Minnesota ‘trans refuge’ bill passes first hurdle: ‘They are loved, supported, and protected’

Minnesota activists wave flags and signs of LGBTQ+ pride.

A Minnesota bill looking to provide transgender people with refuge from states preventing gender-affirming care has just passed its first hurdle.

Minnesota bill 146 passed with a close vote of 68-62 after a legislative hearing on Friday (24 March) to be moved onto the Senate floor.

If fully enacted into law, the bill would turn the midwestern state into a “refuge” for trans US citizens who live in states that deny gender-affirming care.

It reads that any US state which authorises a bill “to remove a child from the child’s parent or guardian because the parent or guardian allowed the child to receive gender-affirming health care” would be against Minnesotan policy.

This effectively means that any out-of-state bill attempting to relinquish the parental rights of families who sought treatment in Minnesota would be nullified.

The bill scraped by after an hour of debate on the topic, including speeches from lawmakers, trans people and activists.

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Leigh Finke speaking to members of a protest line.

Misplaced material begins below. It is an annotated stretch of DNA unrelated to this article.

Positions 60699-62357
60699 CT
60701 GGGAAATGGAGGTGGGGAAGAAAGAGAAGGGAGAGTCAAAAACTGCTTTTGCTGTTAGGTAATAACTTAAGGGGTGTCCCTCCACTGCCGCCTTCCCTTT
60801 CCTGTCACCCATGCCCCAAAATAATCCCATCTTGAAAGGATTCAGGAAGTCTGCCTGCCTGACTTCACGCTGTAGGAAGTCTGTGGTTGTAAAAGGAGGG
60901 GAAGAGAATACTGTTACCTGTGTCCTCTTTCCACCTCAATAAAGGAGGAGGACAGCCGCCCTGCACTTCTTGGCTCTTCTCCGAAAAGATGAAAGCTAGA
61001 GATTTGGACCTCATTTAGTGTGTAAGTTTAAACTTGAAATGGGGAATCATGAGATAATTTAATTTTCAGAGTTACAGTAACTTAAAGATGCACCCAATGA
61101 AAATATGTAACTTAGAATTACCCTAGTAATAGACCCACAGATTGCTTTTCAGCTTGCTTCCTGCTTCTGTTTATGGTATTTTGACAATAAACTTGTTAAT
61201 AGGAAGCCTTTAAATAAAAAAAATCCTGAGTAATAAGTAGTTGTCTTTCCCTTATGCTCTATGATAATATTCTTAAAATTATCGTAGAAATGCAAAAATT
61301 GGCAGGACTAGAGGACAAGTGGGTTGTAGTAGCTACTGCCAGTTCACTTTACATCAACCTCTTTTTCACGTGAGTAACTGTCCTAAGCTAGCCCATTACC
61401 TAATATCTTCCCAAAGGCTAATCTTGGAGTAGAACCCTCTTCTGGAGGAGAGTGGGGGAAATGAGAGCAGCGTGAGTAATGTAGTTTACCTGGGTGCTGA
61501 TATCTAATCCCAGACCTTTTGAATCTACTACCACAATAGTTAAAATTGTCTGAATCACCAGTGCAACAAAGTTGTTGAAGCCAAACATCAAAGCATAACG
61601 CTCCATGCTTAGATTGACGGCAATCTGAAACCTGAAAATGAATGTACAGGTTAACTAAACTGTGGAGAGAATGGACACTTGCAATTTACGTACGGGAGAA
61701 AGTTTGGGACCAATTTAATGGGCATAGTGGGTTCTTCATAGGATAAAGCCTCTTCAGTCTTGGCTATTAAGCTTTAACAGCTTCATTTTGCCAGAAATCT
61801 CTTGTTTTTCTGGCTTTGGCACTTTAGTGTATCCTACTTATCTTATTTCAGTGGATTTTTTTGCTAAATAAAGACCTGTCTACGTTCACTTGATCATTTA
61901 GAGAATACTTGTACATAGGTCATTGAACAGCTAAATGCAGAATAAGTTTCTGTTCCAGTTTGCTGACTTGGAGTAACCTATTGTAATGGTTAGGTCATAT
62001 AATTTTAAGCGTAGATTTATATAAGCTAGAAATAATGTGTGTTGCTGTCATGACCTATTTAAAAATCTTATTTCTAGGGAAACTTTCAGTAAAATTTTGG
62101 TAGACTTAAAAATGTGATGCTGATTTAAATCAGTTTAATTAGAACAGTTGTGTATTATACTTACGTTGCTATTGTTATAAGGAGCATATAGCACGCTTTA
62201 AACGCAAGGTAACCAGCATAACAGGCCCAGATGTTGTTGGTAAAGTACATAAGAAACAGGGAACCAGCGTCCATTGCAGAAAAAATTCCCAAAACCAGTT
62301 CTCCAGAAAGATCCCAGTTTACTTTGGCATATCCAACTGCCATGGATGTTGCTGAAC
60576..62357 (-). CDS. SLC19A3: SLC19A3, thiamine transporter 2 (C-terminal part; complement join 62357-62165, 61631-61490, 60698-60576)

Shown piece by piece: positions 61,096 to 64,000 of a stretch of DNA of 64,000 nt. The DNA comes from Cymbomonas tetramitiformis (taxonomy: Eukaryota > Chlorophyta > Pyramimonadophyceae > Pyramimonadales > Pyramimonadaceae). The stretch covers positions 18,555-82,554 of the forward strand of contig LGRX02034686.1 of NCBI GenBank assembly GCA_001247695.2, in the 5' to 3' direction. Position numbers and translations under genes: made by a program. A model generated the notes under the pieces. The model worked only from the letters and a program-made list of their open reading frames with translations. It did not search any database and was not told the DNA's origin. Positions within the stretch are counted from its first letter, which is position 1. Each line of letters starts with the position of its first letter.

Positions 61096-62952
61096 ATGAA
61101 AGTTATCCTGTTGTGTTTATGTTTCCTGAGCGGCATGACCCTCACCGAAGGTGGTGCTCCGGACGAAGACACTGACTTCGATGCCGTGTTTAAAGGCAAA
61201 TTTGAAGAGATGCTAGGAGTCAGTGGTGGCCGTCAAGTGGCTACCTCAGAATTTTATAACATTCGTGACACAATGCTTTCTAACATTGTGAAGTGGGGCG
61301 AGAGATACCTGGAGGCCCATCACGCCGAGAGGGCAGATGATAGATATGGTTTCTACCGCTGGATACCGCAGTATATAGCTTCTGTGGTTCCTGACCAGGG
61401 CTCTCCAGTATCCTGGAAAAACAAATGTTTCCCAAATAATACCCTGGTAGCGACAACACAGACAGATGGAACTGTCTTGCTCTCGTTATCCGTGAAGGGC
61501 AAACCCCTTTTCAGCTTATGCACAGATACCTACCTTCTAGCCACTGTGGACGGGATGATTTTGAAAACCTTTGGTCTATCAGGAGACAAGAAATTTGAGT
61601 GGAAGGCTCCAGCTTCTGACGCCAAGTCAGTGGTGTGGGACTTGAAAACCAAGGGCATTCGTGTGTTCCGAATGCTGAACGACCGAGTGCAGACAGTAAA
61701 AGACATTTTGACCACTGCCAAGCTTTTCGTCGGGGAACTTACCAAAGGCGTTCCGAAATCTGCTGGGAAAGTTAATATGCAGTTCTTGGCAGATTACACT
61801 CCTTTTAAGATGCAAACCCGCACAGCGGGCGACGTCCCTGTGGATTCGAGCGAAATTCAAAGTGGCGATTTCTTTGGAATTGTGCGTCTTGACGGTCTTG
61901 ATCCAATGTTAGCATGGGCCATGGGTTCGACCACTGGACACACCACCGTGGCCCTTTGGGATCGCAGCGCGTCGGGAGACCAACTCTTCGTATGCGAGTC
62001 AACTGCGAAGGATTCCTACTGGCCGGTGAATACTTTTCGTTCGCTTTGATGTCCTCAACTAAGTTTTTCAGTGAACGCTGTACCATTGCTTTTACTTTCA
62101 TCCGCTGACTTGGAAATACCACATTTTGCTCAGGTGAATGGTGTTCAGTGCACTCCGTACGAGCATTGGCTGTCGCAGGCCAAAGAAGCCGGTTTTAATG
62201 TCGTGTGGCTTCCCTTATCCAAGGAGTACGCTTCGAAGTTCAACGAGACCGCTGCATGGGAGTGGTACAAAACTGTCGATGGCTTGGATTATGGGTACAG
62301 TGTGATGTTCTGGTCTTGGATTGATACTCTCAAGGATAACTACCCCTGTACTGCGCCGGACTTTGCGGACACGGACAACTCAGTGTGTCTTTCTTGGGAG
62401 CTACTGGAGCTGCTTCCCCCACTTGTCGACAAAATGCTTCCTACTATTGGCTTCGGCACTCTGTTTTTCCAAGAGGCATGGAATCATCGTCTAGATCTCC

Leigh Finke introduced the bill to the Minnesota House in January. (Getty)

“In the staggering rise of anti-transgender and anti-LGBTQIA2S+ legislation by extremist Republicans, Minnesota is a beacon of hope for trans and gender-expansive children and their families,” DFL representative Leigh Finke said in a statement.

“The passing of the Trans Refuge bill will send a strong message to the trans community that they are loved, supported, and protected here in our state.”

Finke, who is the first elected transgender Minnesotan representative, authored and introduced the bill to the House on 9 January.

She said during the Friday debate that lawmakers “have a responsibility” to create a safe space for marginalised communities to “live their fullest authentic lives”.

“This is generations of work from a community that has always existed,” she added.

“[The trans community] is not made up, is not created from social media, is not an invention of a modern era that simply demanded to created.”

Finke added that she was “very upset” by the rhetoric employed by Republicans who have routinely described gender-affirming care as “mutilation”.

“You want to know what the result of gender-affirming care is?” she said while referring to comments made by Republican Representative Walter Hudson, “It’s just me. It’s the people who are here – it’s trans people.

“We’re here, you can see us. Is it so hard to see [us] that you have to ban gender-affirming care, you have to attack us?

“You cannot get a more innate personal example of what gender-affirming care means than to speak to a trans person.”

The bill is set to hit the Senate floor on 27 March, where it will be debated and eventually voted on.